* @param bounds the bounds for the new index space
* @param type_tag optional type tag to use for the index space
IndexSpace create_index_space(*, const Domain &bounds, TypeTag type_tag = 0);
IndexSpaceT<DIM, COORD_T> create_index_space(*, const Rect<DIM, COORD_T> &bounds);
IndexSpaceT<DIM, COORD_T> create_index_space(*, const DomainT<DIM, COORD_T> &bounds);

* Create a new top-level index space from a future which contains a Domain object.
* If the Domain conaints a Realm index space then Legion will take ownership of any sparsity maps.
* @param dimensions number of dimensions for the created space
* @param future the future value containing the bounds
* @param type_tag optional type tag to use for the index space; defaults to 'coord_t'
IndexSpace create_index_space(*, size_t dimensions, const Future &f, TypeTag type_tag = 0);
IndexSpaceT<DIM,COORD_T> create_index_space(*, const Future &f);
* Create a new top-level index space from a vector of points
* @param points a vector of points to have in the index space
IndexSpace create_index_space(*, const std::vector<DomainPoint> &points);
IndexSpaceT<DIM, COORD_T> create_index_space(*, const std::vector<Point<DIM, COORD_T>> &points);
* Create a new top-level index space from a vector of rectangles
* @param rects a vector of rectangles to have in the index space
IndexSpace create_index_space(*, const std::vector<Domain> &rects);
IndexSpaceT<DIM, COORD_T> create_index_space(*, const std::vector<Rect<DIM, COORD_T>> &rects);

Resource Management

In C, every call to malloc should be matched with a corresponding call to free. Similarly, in Legion, every runtime call of the form create_* should be matched with a corresponding destroy_* call.


    void rt->destroy_index_space(*, IndexSpace I);
    void rt->destroy_index_partition(*, IndexPartition P);
    void rt->destroy_field_space(*, FieldSpace F);
    void rt->destroy_logical_region(*, LogicalRegion R);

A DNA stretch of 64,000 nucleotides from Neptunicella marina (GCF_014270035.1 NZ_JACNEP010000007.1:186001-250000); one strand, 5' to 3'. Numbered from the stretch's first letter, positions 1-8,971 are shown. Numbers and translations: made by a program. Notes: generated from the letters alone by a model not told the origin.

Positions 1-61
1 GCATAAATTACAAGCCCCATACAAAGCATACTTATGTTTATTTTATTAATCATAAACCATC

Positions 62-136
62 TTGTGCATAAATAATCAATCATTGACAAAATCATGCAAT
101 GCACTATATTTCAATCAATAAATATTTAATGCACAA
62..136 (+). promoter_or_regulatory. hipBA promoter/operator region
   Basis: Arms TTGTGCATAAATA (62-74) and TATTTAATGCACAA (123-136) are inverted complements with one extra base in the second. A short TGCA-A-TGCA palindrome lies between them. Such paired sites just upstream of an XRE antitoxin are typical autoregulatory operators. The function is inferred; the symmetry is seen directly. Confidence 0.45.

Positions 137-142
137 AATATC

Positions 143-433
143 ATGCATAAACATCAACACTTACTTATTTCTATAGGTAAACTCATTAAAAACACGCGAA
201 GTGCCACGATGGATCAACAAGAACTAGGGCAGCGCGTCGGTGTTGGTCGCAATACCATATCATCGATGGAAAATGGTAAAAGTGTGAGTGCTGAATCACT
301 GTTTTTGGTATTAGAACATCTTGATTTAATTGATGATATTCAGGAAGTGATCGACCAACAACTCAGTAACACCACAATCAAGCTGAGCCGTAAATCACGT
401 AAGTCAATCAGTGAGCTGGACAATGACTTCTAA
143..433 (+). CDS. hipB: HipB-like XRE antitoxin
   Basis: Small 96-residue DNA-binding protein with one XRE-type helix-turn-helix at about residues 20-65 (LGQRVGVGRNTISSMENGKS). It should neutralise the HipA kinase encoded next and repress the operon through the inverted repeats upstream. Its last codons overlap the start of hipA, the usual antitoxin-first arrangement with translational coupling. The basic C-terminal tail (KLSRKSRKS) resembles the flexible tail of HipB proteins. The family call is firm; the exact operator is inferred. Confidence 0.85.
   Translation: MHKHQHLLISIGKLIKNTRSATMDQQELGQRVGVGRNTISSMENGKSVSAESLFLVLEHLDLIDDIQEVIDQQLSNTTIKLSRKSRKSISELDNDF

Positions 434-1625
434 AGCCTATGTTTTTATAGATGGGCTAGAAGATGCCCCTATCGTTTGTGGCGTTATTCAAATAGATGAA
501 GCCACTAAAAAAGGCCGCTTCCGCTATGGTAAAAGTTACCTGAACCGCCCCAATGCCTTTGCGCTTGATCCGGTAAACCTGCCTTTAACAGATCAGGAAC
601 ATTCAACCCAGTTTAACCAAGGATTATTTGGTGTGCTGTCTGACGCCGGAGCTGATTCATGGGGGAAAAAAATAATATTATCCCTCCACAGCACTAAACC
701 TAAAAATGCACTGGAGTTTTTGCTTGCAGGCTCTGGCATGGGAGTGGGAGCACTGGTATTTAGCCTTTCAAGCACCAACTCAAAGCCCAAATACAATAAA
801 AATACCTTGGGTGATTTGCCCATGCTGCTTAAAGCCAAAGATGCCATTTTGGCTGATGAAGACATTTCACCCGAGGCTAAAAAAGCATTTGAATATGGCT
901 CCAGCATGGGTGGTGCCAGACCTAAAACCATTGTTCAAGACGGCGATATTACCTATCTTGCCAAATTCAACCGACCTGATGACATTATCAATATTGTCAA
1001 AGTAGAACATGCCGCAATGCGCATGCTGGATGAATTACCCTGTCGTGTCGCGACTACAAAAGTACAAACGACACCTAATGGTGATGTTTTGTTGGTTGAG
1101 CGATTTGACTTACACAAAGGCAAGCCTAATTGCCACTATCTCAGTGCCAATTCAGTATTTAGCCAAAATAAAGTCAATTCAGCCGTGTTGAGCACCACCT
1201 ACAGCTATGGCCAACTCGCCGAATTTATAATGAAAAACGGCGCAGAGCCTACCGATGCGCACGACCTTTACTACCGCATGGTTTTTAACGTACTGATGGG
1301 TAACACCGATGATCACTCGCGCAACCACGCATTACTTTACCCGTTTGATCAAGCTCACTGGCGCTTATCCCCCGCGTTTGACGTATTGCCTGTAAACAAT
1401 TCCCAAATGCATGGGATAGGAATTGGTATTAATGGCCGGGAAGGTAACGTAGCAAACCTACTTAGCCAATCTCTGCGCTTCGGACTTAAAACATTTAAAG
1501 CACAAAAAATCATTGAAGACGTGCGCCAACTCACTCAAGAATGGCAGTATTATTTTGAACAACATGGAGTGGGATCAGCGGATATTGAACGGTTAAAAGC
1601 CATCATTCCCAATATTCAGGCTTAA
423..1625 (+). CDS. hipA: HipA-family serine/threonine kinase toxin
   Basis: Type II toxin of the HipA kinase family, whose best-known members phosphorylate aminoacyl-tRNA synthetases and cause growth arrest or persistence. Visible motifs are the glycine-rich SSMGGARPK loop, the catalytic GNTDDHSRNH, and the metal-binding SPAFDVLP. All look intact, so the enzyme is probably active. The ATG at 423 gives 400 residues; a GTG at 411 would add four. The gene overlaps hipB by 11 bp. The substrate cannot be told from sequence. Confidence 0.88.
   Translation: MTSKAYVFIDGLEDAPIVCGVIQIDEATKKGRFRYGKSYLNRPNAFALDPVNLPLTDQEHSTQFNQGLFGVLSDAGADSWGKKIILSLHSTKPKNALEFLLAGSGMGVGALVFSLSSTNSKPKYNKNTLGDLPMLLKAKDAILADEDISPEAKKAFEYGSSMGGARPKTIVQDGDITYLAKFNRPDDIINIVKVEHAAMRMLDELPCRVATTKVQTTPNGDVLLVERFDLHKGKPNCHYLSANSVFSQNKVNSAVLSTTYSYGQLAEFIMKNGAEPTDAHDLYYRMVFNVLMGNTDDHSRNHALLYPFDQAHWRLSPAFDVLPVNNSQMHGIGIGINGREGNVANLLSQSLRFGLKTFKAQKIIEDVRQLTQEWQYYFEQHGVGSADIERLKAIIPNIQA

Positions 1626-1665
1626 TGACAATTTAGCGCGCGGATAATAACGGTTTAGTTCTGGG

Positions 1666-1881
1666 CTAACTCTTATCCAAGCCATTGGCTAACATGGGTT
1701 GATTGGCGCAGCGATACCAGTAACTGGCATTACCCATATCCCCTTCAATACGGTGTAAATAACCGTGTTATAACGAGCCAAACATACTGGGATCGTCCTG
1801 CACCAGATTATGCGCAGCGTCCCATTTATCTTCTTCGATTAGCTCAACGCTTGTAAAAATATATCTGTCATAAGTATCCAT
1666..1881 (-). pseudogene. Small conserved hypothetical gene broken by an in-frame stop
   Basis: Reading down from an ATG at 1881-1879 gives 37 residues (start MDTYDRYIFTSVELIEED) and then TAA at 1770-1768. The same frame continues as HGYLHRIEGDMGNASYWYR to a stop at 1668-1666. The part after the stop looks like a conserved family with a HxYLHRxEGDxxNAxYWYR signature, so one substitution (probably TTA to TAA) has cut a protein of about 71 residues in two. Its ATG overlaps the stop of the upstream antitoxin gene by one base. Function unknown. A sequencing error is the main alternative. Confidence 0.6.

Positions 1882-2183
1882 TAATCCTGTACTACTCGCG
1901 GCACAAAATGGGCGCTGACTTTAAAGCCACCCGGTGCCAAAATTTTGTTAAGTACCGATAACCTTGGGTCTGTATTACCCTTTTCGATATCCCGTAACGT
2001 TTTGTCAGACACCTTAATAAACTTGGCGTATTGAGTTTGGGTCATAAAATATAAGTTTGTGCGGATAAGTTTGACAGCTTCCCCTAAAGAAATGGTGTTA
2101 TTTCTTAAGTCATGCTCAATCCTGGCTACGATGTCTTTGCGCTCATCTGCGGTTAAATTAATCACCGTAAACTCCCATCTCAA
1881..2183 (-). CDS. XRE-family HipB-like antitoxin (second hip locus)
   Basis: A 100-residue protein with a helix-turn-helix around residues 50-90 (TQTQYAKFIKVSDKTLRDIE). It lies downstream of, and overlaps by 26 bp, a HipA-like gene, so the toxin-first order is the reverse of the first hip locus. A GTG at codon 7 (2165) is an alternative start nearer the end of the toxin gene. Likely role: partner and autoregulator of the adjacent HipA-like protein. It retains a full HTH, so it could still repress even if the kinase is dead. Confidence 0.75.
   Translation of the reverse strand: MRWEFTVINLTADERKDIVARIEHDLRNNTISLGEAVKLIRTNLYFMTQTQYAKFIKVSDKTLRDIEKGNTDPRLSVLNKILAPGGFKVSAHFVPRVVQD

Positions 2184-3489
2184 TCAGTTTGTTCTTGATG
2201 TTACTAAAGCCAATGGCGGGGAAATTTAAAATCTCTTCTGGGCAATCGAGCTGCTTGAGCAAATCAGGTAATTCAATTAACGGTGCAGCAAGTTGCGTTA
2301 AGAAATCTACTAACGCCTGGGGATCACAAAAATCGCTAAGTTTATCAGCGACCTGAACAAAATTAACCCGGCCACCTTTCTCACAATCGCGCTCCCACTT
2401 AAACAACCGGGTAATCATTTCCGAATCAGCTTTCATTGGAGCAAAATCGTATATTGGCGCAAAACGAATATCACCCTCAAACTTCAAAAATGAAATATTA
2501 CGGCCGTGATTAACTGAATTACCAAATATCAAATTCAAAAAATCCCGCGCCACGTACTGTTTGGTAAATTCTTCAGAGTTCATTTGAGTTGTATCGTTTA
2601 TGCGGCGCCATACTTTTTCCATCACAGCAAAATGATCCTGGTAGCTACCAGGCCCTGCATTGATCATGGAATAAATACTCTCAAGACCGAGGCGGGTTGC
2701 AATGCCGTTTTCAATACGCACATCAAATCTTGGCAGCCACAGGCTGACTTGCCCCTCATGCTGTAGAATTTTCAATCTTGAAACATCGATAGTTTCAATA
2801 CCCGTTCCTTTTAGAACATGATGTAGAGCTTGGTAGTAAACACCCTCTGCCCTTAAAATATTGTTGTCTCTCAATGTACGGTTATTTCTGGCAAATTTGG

All of the above destroy_* methods in Legion take an optional bool unordered = false parameter. Setting unordered = true informs Legion that this call to destroy_* may occur simultaneously with use of the resource being destroyed. This is necessary when the call to destroy_* is performed by a thread other than the one using the resource being destroyed, e.g., a garbage collector. In addition, destroy_index_space and destroy_index_partition take another optional parameter bool recurse = true that controls whether subspaces of the given index space II (i.e., children of II in the index tree) should also be destroyed.

Reference Counting


    void rt->create_shared_ownership(*, IndexSpace I);
    void rt->create_shared_ownership(*, IndexPartition P);
    void rt->create_shared_ownership(*, FieldSpace F);
    void rt->create_shared_ownership(*, LogicalRegion R);



    bool rt->is_index_partition_disjoint(IndexPartition P);
    bool rt->is_index_partition_complete(IndexPartition P);
    bool rt->has_parent_index_partition(IndexSpace I);
    size_t rt->get_field_size(FieldSpace F, FieldID fid);
    void rt->get_field_space_fields(FieldSpace F, std::vector<FieldID> &fids);
    void rt->get_field_space_fields(FieldSpace F, std::set<FieldID> &fids);
    bool rt->has_parent_logical_partition(LogicalRegion handle);

    LogicalPartition rt->get_parent_logical_partition(LogicalRegion handle);

These functions do exactly what you think they do.